Philip Carse, Analyst at Megabuyte.com, reports on the trading performance of leading companies in the comms space during the last quarter.
This last quarter had every variety of corporate activity in the Telecoms & Networks peer group. Private equity investment (Bowmark/Ask4), M&A (GTT/Interoute, Elite/HighSpan), and public markets (TalkTalk's £200 million raise). In addition, Daisy and GCI are now engaged in sales processes which, if the resulting buyers are, as we expect, private equity, could unleash yet more M&A activity. Reasonably sized targets of about £100 million revenues/£20 million EBITDA, give or take, with decent comms and/or IT/Cloud capabilities for a resumed Daisy buy-and-build could include Redcentric, Six Degrees, Iomart, Pulsant, ANS, Chess, Verastar, XLN, Exponential-e and Maintel, while transformational targets would include Gamma (£230 million revenues) and KCOM (£314 million).
In deals that actually occurred, US-listed networking company GTT is to acquire pan-European network peer Interoute for 1.9 billion euros, adding an estimated 718 million euros - 86 per cent to revenues and 165 million euros - 74 per cent to EBITDA. It is paying 11.5x trailing EBITDA, an arguably full price for a business struggling for organic growth. Student accommodation ISP Ask4 swapped private equity owners, with Bowmark buying out Darwin PE. The company also updated us on the year to October 2017 - EBITDA was in line with guidance given last April, up about 15 per cent to £4.25 million. Deal values were undisclosed, but we would estimate £60 million (12x current year EBITDA).
Coinciding with its third quarter update TalkTalk raised £200 million in new equity, or 19.99 per cent of the existing market cap, with the fundraise and an associated dividend cut providing a £300 million boost to the balance sheet, versus net debt at September 2017 of £837 million. The company also announced heads of terms with infrastructure investor Infracapital for a joint venture to spend £1.5 billion on building Fibre to the Premise (FTTP) across three million UK premises, with TalkTalk contributing 20 per cent of up to a £500 million equity investment.
Trading updates: All the 4s
Private and public company reporting included buy-and-build comms providers (GCI, Elite, Maintel and Wavenet), small business focused resellers (Verastar and XLN), connectivity players (Arqiva, CityFibre, Virtual1, SSE, FluidOne an Ask4), the big boys, US UCaaS players (RingCentral, 8x8 and Vonage), while other mentions include LoopUp (conferencing), Gamma, Bistech, 4net and 4Com (comms resellers) and Numeric Futures (numbering).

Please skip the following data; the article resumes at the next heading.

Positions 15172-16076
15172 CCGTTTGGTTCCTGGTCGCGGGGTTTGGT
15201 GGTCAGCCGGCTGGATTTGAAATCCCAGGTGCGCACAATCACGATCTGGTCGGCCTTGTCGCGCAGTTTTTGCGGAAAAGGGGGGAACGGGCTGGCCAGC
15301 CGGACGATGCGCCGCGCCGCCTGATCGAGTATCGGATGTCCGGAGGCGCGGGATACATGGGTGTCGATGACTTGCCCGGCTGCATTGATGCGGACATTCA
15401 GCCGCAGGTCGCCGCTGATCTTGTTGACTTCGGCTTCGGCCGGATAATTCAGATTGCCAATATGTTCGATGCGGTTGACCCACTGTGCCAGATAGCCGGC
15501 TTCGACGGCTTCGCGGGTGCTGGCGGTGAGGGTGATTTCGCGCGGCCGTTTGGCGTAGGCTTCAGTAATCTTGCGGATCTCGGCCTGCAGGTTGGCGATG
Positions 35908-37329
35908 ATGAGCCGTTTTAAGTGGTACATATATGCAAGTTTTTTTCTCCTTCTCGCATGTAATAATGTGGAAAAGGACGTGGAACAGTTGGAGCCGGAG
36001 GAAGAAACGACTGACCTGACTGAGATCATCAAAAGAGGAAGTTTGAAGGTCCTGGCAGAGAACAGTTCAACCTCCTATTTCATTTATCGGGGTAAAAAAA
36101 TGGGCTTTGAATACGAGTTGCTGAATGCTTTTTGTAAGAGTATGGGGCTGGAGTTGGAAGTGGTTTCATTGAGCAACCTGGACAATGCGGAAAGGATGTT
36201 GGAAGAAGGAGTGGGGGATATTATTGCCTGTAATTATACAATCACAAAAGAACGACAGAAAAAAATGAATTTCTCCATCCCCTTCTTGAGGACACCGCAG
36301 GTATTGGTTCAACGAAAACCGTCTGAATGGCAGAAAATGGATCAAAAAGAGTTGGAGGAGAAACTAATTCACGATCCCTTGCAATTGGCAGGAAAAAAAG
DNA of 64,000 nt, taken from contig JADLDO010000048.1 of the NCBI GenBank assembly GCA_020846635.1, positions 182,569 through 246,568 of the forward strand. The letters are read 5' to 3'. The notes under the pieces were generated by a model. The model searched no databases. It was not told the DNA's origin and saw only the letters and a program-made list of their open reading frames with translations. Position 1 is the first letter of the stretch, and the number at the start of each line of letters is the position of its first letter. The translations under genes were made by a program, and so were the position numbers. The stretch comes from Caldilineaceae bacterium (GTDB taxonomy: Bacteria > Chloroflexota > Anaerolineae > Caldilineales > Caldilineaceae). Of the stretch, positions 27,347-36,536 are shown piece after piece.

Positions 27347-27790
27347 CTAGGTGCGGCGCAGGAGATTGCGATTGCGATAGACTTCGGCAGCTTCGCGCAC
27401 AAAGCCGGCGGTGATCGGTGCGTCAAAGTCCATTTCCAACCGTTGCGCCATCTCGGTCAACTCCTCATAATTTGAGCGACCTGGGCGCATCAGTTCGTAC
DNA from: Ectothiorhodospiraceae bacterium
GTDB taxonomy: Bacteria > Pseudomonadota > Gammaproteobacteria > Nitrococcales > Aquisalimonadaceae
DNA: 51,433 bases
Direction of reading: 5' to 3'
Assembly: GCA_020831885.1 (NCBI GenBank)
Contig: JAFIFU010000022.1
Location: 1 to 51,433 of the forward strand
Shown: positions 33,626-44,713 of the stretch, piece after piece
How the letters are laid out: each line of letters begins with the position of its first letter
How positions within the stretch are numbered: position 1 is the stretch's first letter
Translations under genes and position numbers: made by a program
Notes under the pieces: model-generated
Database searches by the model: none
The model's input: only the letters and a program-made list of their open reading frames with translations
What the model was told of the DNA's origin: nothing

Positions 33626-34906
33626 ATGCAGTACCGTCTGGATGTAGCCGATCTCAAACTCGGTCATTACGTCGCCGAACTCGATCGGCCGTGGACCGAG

Scorecard changes at the top
There has been a change at the top of the Telecoms & Networks peer group Scorecard, due to M24Seven no longer being eligible for a Scorecard ranking as its accounts to March 2017 are now well overdue. Instead, student accommodation ISP Ask4 has jumped to first place, coinciding with its recent change of private equity owner. comms provider Bistech is now in second position following a 4-point improvement from its recent results. Meanwhile, multi-utility reseller Verastar and conferencing numbers specialist Numeric Futures both fell 5 points on latest results, to still above average 74 and 72 respectively while, further down the table, 4com and 5G Communications fell 7 and 4 points to 45 and 46 respectively.
Share prices and valuations
On a 12 month view, the peer group's +9.7 per cent was ahead of the FTSE's -1.7 per cent, but underperformed the MB All Share (+30 per cent) and ICT Services (+38 per cent), the latter buoyed by good performances from resellers Softcat and Computacenter and IT consulting businesses FDM and Kainos among others. Within Telecoms & Networks, pride of place goes to LoopUp (+121 per cent), Cloudcall (+85 per cent), Gamma (+44 per cent) and Sky (+36 per cent). In contrast, there have been significant declines for TalkTalk (-36 per cent), BT (-28 per cent), CityFibre (-18 per cent, Maintel (-15 per cent) and Redcentric (-13 per cent), all due primarily to trading issues.
This underperformance is reflected in declining current year valuations at a time of rising software valuations, with the difference between software (21.4x EBITDA) and ICT (10.3x EBITDA) as large as it has probably ever been.